Gambling could be an "enhancement to the quality of life" if it was brought into the mainstream, a Government Minister said yesterday.
Richard Caborn, Minister for Sport and Gambling, said the majority of adults who enjoyed gambling should be allowed to bet in a well-regulated environment.
However, his comments drew criticism from anti-gaming groups, who claimed that the Government should draw more attention to the possible negative consequences of new relaxed gaming laws.
Mr Caborn was speaking at the official opening of the Gambling Commission's new Birmingham city centre headquarters.
He said: "Seventy-four per cent of the nation has gambled. The vast majority of adults want to drink and gamble, and as long as you do not abuse it, it can be an enhancement of the quality of life.
"That is why it can be brought into the mainstream."
Mr Caborn said that casino operators and internet gaming sites would have to adhere by the Gambling Commissions rules.
The body regulates gambling by keeping crime out of the industry, by ensuring that it is conducted fairly and openly, and by protecting children and vulnerable people.
Mr Caborn said: "The responsible part of the industry wants good regulations. They know the three principles and it is in their long term interests to do what is necessary.
"Those who want to make a quick buck will not be there for very long in a sustainable way. They will become unstuck, and the Gambling Commission will act with the full support of the Government."
Capt Matt Spencer, press officer for the Salvation Army, said the Government had to monitor gambling in the months after the introduction of the country's first super casino, which will house unlimited jackpot gaming machines.
He said: "It would seem that the hope and expectation on the part of the Government and local authorities seeking licences is increasing, particularly in economic terms.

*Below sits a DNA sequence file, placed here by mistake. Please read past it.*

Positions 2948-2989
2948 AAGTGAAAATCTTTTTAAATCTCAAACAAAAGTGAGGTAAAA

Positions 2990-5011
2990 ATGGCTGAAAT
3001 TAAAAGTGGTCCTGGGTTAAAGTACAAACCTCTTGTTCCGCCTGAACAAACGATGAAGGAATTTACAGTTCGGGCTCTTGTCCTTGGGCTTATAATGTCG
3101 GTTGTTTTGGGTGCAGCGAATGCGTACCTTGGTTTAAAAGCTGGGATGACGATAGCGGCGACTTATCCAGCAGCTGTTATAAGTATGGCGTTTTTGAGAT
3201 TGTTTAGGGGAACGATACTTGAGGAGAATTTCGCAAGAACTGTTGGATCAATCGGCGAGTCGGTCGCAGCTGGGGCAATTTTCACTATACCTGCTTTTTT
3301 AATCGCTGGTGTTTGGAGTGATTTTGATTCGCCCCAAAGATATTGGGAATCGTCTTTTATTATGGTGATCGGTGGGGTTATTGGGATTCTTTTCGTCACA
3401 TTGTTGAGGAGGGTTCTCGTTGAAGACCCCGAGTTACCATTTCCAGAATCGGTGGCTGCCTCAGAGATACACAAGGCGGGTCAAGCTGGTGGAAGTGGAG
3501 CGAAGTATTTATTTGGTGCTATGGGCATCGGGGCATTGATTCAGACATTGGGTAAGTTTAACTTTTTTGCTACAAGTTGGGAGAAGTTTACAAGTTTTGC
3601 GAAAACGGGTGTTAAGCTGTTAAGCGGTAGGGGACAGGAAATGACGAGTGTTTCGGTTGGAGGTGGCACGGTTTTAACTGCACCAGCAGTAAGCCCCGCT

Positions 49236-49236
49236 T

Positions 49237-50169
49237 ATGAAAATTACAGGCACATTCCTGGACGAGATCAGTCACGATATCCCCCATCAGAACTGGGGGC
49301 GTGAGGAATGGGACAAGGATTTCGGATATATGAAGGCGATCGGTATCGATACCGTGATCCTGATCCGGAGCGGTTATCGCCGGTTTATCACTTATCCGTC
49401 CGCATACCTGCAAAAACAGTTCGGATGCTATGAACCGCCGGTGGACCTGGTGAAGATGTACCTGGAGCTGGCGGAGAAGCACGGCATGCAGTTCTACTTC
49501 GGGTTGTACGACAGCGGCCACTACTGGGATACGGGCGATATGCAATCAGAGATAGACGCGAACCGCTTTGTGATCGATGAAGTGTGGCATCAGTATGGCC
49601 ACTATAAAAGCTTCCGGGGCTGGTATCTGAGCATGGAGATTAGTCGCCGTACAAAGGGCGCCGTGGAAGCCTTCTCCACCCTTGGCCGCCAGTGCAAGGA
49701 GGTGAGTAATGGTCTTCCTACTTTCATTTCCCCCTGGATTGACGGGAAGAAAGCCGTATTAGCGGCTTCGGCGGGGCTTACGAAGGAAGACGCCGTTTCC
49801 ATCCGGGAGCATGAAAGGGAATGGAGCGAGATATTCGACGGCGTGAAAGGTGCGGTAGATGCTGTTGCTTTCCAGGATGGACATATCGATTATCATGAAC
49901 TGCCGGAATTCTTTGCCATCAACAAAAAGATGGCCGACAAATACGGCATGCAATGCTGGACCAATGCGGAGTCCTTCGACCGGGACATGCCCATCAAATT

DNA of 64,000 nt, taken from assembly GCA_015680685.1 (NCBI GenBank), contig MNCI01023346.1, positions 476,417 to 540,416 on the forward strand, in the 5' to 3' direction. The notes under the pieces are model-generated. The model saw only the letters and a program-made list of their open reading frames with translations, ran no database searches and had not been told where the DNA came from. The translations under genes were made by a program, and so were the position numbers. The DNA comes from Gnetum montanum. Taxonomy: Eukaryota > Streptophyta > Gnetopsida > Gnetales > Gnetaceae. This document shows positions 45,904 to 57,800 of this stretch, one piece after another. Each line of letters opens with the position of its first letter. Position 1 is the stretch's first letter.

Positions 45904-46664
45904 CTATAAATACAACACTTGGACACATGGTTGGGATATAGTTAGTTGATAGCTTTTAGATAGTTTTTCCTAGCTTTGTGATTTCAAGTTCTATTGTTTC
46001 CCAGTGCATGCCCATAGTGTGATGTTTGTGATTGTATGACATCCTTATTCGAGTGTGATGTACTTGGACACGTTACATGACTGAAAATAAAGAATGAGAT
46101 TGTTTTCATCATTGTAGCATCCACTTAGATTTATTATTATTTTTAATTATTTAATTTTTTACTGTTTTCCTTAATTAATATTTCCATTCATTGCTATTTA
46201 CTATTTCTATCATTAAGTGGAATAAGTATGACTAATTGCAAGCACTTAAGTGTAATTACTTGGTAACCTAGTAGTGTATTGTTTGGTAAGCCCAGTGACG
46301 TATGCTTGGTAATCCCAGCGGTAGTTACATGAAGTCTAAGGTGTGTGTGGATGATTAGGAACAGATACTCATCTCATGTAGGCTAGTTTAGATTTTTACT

"But as far as we are concerned, in the UK context this still has to be proved, particularly with regard to problem gambling.
"There has not been enough emphasis on preparing for any possible negative consequences of these new laws.
"We would like to see a rigorous evaluation on the effects of a new casino."
About 200 employees will be based in the Gambling Commission's new offices on Victoria Square by the autumn.
The High Holborn office of the Government body closed in May and some workers had already been stationed in Birmingham since March.
The Commission will regulate all gambling Britain other than The National Lottery and spread betting.
It is one of the first public bodies to move out of London as part of the government's Lyons Review on the relocation of public bodies.
The Commission's chairman Peter Dean said: "Birmingham was the clear front-runner in our search for new headquarters.
"Our offices, in the very heart of the city, have been set up on time and within budget, and will help us perform our duties effectively in a modern environment."
Former chief executive of Birmingham city council Sir Michael Lyons, who is the acting chairman of the Audit Commission and author of the Lyons Review, said: "I am very pleased to see this come to fruition. The Commission and its staff deserve a warm welcome to the city.
"Having a second influential regulator in the city is good news for Birmingham and provides real evidence of the Government meeting its target to move business out of London."